I’m sure many of you have a copy of Denyse Schmidt Quilts: 30 Colorful Quilt and Patchwork Projects, the book where the Big Zig pattern appears. It’s a classic. As long as you don’t stop midproject to make another three or four quilts as I did (!), it’s a pretty quick sew. I love how Denyse was tuned in to chevrons before chevrons were trendy and how, with different fabric and thread choices, one sewist can create a guy quilt and another can take the same pattern and make something distinctly feminine. Even after making my own, I still covet the original ...

Photograph used by permission of DS Quilts
Linking up to My Quilt Infatuation and Finish It Up Friday!

Update: I just joined in the fun at Blossom Heart Quilts!

Tuesday, July 15, 2014

Turning Frogs into Princes

It happens to the best of us: we buy a fabric or 2 or 20, and then things change. Maybe our plan of attack for a project evolves and those fabrics don’t fit into our new vision. Perhaps we purchased some yardage online only to realize that, in person, it doesn’t work with our other selections. One way or another, we have some unloved and unused fabrics hiding in our stash.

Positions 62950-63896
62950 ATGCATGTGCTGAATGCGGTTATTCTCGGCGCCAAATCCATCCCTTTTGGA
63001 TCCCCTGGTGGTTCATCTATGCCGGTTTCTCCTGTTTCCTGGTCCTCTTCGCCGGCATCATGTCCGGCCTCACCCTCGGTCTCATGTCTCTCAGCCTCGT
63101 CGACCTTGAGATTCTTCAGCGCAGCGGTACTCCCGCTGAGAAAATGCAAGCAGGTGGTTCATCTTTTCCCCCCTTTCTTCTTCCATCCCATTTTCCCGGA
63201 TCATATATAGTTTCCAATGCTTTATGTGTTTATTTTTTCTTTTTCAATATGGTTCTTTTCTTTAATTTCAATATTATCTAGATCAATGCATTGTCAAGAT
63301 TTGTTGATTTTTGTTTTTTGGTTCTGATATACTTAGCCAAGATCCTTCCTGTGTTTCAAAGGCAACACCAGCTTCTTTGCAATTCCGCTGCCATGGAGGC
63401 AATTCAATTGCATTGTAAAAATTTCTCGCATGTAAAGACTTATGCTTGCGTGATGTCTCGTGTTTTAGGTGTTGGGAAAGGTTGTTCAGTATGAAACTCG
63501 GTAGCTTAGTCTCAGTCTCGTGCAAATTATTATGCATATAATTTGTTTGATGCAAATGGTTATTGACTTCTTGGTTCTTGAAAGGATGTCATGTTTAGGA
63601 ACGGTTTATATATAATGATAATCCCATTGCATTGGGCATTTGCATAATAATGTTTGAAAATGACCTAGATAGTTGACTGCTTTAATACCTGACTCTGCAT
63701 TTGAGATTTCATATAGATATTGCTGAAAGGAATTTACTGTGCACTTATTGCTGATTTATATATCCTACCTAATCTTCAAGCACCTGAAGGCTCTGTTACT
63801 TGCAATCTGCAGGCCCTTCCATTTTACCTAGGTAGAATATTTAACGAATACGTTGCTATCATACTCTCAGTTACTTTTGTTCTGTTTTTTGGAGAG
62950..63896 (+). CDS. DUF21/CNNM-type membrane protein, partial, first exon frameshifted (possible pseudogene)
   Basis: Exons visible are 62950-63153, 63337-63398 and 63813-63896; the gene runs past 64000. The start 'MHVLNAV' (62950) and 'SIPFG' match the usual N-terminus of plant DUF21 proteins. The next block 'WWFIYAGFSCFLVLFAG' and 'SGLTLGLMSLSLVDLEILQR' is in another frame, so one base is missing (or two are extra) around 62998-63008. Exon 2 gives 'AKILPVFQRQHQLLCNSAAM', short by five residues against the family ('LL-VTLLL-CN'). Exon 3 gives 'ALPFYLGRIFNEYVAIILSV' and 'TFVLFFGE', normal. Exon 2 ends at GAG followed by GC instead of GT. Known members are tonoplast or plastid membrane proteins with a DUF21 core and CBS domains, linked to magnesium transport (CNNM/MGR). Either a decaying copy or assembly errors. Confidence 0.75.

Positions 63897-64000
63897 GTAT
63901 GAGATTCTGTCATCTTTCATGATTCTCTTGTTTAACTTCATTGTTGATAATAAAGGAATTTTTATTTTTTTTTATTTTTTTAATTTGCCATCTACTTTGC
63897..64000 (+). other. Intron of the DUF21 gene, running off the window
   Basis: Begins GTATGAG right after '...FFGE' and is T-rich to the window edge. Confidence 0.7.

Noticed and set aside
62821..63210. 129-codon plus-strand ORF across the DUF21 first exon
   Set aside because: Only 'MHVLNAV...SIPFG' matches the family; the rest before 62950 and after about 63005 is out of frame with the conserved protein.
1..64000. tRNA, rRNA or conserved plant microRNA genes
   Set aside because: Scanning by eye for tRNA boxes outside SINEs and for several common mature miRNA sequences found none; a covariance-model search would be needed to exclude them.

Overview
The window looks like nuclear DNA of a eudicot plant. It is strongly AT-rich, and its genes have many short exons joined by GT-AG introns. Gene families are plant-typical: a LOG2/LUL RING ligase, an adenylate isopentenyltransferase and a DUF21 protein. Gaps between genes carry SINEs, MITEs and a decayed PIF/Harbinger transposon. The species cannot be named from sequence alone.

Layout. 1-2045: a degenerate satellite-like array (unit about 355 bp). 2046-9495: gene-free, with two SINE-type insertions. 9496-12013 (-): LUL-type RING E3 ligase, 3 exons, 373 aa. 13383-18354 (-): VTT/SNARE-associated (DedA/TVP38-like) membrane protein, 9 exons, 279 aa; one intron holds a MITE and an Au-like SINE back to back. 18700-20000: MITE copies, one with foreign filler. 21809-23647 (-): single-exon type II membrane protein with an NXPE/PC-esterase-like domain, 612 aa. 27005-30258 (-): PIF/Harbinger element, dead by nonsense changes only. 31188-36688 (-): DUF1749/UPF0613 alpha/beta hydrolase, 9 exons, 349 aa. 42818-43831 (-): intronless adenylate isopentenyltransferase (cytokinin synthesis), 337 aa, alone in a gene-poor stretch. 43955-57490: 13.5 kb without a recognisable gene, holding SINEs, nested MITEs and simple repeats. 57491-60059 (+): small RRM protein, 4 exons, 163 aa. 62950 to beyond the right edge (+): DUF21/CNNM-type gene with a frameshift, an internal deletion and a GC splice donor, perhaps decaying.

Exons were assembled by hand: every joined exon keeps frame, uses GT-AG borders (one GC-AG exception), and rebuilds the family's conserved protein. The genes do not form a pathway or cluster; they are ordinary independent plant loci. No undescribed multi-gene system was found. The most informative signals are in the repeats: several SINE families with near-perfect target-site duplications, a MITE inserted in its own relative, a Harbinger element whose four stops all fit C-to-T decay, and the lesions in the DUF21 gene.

Rachel at Stitched in Color is looking to do something about this problem for herself and, in the process, help you and me purge these no longer enticing fabrics. Step one: identify what needs to go.

I did not investigate my scrap piles. I went straight to my yardage and found this …

I can identify the projects these neglected fabrics were originally purchased for. The guilt lies heavily on me. But I moved things about, and look what I discovered …

Although these fabrics were initially bought for different projects altogether, two colorways emerged: orange/brown/mustard and teal/tomato/gray. Go figure. I think I can make quilts out of both of these groupings without buying much, if any, additional fabric. Somehow, these unloved chunks of fabric have a promising future. I may actually be excited about using them.